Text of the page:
Ergonomics and the handling of materials

Author:International Labour Organization
Meetings-MESHA-Final Code-2010-10-0355-1-En.doc/v2 57
9. Ergonomics and the handling of materials
9.1. Introduction
9.1.1. Ergonomic factors affect the health outcomes of agricultural workers. These
the nature of the physical work environment (noise, heat, lighting, thermal comfort),
the agricultural tasks to be performed;
the technology applied to the prescribed tasks (including workplace design, facility
design, and agricultural material handling);
the manner in which tasks are organized (including use of shift work); and
worker characteristics (including demographics, physiology, human error, and
identification and treatment of injured workers).
9.1.2. Agricultural work can span a wide range of tasks from arduous to sedentary,
from stooping, reaching, bending, and carrying out repetitive movements in awkward body
positions to sitting in air-conditioned or heated comfort while operating sophisticated
agricultural equipment. Economic, topographical, technical, gender-based and even socio-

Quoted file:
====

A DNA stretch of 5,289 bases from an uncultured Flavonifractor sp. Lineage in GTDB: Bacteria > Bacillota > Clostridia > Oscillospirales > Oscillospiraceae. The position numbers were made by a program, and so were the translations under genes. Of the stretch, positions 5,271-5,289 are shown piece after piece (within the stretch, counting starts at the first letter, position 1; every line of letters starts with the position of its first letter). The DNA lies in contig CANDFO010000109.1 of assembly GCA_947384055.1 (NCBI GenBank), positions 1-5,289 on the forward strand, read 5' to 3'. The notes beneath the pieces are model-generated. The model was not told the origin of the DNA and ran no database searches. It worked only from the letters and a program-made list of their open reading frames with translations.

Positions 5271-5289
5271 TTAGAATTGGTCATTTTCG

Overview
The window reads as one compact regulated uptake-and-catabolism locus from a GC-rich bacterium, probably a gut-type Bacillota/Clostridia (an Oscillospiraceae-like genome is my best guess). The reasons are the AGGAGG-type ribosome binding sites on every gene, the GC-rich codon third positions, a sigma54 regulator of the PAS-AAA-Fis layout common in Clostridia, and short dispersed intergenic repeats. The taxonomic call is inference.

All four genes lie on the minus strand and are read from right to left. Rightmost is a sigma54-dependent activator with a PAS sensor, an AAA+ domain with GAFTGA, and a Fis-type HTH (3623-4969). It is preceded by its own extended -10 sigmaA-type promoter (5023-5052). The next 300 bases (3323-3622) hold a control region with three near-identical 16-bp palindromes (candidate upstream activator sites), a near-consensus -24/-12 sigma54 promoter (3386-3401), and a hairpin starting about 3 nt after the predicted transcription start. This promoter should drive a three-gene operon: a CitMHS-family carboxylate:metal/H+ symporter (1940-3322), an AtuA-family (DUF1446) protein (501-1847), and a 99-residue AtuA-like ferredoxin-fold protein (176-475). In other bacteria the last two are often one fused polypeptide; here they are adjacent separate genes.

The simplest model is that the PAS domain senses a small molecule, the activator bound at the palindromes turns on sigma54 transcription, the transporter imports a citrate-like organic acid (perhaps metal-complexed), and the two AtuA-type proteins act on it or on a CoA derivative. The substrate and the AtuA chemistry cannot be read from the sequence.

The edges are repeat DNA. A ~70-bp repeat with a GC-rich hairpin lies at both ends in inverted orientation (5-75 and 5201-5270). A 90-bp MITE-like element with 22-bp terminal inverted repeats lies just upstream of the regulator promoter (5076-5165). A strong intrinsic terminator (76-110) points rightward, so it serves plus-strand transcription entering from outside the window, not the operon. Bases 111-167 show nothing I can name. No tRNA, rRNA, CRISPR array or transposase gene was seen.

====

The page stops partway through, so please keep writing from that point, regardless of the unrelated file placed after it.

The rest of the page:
cultural factors may limit mechanization or usage, and where implemented, may introduce
new ergonomic risk resulting from equipment design and vibration. Huge technological
challenges to design and introduction of technology to replace manual labour remain
within many agricultural worksites. There is still extensive reliance on manual labour.
9.2. Hazard description
9.2.1. Routes of exposure Many agricultural work environments are characterized by labour-intensive
practices such as manual seeding (transplanting rice, fresh vegetables, or horticultural
products), crop maintenance (weeding, pruning, grafting, or hand tillage), harvest (hand
picking of fresh fruits and vegetables, copra, or kapok), or post-harvest activities
(inspection, packing, or loading/shipping). Agricultural work may be conducted in hot and/or humid, or cold
environments; both indoors and outdoors (see Chapter 17). Work may be performed on agricultural terrain or within building structures
which, in the absence of appropriate footwear, handrails, and non-slip flooring, may
predispose workers to slips, falls, and off-balance whole-body recovery, thereby causing or
exacerbating the potential for musculoskeletal injury. Visual and acoustic cues and information for workers may be degraded due
to physical characteristics of the work environment, including vibration of visual displays
and machine controls, thereby subjecting workers to deficient task decisions.

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